‘We all cheat sometimes’: Is it true?

Guests spoke of politician PvdA Gijs van Dijk, who lost credibility earlier this year due to potential infringing behavior in the private sphere. Then he withdrew temporarily, but the politician hopes to return soon.

“It turns out there really isn’t much going on. Well, he cheated on him,” said dinner guest and VVD member Frits Hafnagel. “We all cheat sometimes,” says anchor and reporter Helen Hendricks. To what extent is she right?

“This statement is absolutely incorrect,” says Bram Bunk, professor of evolutionary social psychology at the University of Groningen. “We know from research that nearly all men, and 80 percent of women, have fantasies about extramarital affairs,” he continues. “But that’s different from actually doing it.”

About 22 to 25 percent of men have been cheated on, according to various international studies and samples, and 11 to 15 percent of women. “You can find that more or less, but it’s not ‘everyone,'” Bonk says. In most cases, these are episodic situations rather than things that go on for a long time. “By the way, we also know that long relationships often lead to divorce.”

what happened?

Gijs van Dijk’s credibility was lost earlier this year due to potentially infringing behavior in the private sphere. Then temporarily withdrew from membership in Parliament. An agency that investigated the matter on behalf of the PvdA concluded that it was “reasonable” that the reports were correct. de Volkskrant He wrote in May of this year that Van Dijk admits he had had “a few tough years alone”. In those years he cheated on his wife and divorced her. He said in the paper, “But this wasn’t MeToo or abusive behavior. It was private. Divorce happens, love lives happen. In the House we’re human too, or do we just want robots?”

It was also announced this month that the PvdA Board of Directors acted carelessly in the case of the former deputy. This is the conclusion of the party’s appeals committee, which decided to abolish the sanctions imposed by Van Dyck’s party.

Sexologist Ann Simmons commented, “Cheating doesn’t just happen physically, it’s something different for everyone. What is often forgotten is that there is also emotional adultery. Or digital deception, without sleeping with someone.” She did research on cheating herself two years ago for her graduation. “One in two people considered their partner’s behavior to be unfaithful. It could also be: nice texts to a colleague. Sharing secrets with someone other than your partner.”

This is where things go wrong

In general, men find it worse when their partner cheats physically and women find it worse when their partner cheats emotionally. “What you often see is that couples don’t talk about it together temptation island You always hear people say up front: “My partner and I don’t have rules, we know each other.” This is where things go wrong. I would say to people: Talk about it, what are your limits, what are your partner’s limits? “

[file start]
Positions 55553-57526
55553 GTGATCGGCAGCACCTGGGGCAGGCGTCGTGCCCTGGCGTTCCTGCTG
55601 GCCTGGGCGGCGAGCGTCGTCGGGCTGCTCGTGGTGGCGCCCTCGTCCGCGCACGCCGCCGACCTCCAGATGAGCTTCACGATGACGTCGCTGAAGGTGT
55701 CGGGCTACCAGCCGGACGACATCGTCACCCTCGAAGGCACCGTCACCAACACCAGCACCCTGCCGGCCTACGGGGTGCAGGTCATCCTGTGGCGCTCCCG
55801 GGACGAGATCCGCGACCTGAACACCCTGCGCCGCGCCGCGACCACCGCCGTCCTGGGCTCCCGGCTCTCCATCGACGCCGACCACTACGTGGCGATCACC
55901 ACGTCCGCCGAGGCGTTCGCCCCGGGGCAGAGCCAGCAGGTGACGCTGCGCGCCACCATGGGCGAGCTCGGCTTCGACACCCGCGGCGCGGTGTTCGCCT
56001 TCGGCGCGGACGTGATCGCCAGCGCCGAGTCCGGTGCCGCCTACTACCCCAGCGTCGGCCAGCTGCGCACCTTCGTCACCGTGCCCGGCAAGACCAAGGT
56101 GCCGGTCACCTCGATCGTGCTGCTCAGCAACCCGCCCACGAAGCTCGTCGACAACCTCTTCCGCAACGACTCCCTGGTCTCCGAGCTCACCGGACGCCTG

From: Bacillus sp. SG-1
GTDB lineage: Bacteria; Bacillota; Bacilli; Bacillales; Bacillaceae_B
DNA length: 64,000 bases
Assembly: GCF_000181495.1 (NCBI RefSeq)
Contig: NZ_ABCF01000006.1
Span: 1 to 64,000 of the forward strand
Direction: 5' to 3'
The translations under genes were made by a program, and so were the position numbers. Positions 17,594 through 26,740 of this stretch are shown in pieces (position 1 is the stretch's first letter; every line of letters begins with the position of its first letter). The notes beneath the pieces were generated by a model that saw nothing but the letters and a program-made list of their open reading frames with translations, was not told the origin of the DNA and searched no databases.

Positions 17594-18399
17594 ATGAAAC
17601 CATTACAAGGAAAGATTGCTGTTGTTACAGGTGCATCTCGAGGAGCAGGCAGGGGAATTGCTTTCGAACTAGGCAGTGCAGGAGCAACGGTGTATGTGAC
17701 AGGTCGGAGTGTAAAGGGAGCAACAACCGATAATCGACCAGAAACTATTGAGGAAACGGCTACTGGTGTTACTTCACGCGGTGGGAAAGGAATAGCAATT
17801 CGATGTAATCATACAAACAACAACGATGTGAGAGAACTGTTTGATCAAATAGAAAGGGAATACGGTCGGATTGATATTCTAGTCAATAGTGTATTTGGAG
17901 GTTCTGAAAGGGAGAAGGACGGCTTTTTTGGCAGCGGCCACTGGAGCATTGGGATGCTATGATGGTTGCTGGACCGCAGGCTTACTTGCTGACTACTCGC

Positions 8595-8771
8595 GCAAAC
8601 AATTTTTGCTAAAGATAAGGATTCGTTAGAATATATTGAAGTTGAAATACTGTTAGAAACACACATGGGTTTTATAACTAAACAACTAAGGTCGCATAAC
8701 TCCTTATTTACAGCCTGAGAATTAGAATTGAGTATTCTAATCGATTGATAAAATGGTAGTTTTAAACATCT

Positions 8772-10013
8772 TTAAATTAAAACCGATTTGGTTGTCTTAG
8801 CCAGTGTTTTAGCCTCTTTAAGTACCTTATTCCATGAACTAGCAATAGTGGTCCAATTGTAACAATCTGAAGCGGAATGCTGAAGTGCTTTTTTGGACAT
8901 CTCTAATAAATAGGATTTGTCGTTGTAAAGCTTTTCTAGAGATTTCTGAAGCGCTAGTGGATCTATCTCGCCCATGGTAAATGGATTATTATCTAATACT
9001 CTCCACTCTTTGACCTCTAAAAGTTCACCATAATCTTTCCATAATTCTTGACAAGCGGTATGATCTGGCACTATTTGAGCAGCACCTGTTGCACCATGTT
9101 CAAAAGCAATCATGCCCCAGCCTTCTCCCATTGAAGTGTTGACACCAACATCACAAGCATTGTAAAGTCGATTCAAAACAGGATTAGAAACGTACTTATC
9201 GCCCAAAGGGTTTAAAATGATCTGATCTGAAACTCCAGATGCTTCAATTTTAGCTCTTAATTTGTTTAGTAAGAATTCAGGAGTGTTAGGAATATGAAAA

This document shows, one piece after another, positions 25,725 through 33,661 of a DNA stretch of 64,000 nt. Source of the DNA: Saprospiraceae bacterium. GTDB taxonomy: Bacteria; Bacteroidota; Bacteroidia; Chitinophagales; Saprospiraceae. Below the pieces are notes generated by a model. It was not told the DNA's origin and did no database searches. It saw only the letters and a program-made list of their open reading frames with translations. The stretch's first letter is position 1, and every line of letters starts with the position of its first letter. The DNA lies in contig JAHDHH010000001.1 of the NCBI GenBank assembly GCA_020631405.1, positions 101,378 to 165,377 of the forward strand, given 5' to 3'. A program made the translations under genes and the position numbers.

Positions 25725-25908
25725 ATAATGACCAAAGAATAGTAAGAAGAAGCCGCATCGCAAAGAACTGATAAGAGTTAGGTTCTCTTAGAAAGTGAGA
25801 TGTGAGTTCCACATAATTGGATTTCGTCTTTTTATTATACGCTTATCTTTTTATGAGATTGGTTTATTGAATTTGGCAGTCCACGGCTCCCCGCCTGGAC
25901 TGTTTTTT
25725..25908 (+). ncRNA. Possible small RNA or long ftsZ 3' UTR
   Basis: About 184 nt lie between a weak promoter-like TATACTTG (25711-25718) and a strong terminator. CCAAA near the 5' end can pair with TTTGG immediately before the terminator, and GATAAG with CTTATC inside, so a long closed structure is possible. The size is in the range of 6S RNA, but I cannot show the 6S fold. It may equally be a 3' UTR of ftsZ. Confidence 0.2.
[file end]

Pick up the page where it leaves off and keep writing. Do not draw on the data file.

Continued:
According to Bonk, we view adultery quite negatively in the Netherlands. “It was very different in the 1970s. Then, during the sexual revolution and the advent of the contraceptive pill, half of the Dutch population considered extramarital relations acceptable under certain conditions. Now nearly 80 percent of Dutch people consider extramarital relations wrong.” It also means that the tabloid press loves to write about celebrity cheating, as Bonk says: “They know the reaction of readers is furious and stunned.”

in our genes

Adultery occurs because the desire to have sex with multiple partners is in our genes. Buunk: “It’s in the genes in men because if they had sex with more women, they were more likely to have more offspring. Thousands of years ago, men often had multiple partners, when polygamy was more common.”

It’s also in women’s genes, but more so because they find other men more pleasurable, attractive, and better. “The fact that it’s in our genes makes it difficult for some to be in a monogamous relationship,” Punk says. “Sure for your whole life. But there are still a lot of people who do that.”

Hélène Hendriks tells RTL Nieuws that there was “no deep thought behind” the comment. “Don’t take it too seriously, it was supposed to be a bit sarcastic. And I’ve also spoken as Gijs van Dijk, I think everyone should know that for themselves. I just meant: Cheating is more common. But if you see something on TV Take it literally, he says.

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